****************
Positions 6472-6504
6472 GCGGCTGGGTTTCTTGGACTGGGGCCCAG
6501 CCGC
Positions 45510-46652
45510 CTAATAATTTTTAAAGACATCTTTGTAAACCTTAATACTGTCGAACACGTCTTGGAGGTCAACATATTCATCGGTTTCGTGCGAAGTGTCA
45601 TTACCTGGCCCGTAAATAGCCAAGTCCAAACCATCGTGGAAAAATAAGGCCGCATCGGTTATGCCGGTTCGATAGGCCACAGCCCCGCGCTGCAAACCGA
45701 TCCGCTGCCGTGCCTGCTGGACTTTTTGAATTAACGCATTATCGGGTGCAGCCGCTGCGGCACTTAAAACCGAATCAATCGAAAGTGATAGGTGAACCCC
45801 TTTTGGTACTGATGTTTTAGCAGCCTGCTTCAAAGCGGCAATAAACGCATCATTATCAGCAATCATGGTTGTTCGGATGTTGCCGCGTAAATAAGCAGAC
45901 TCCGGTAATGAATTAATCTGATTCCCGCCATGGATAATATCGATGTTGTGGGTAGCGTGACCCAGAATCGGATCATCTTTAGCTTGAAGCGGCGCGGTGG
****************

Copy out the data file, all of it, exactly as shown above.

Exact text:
Positions 6472-6504
6472 GCGGCTGGGTTTCTTGGACTGGGGCCCAG
6501 CCGC
Positions 45510-46652
45510 CTAATAATTTTTAAAGACATCTTTGTAAACCTTAATACTGTCGAACACGTCTTGGAGGTCAACATATTCATCGGTTTCGTGCGAAGTGTCA
45601 TTACCTGGCCCGTAAATAGCCAAGTCCAAACCATCGTGGAAAAATAAGGCCGCATCGGTTATGCCGGTTCGATAGGCCACAGCCCCGCGCTGCAAACCGA
45701 TCCGCTGCCGTGCCTGCTGGACTTTTTGAATTAACGCATTATCGGGTGCAGCCGCTGCGGCACTTAAAACCGAATCAATCGAAAGTGATAGGTGAACCCC
45801 TTTTGGTACTGATGTTTTAGCAGCCTGCTTCAAAGCGGCAATAAACGCATCATTATCAGCAATCATGGTTGTTCGGATGTTGCCGCGTAAATAAGCAGAC
45901 TCCGGTAATGAATTAATCTGATTCCCGCCATGGATAATATCGATGTTGTGGGTAGCGTGACCCAGAATCGGATCATCTTTAGCTTGAAGCGGCGCGGTGG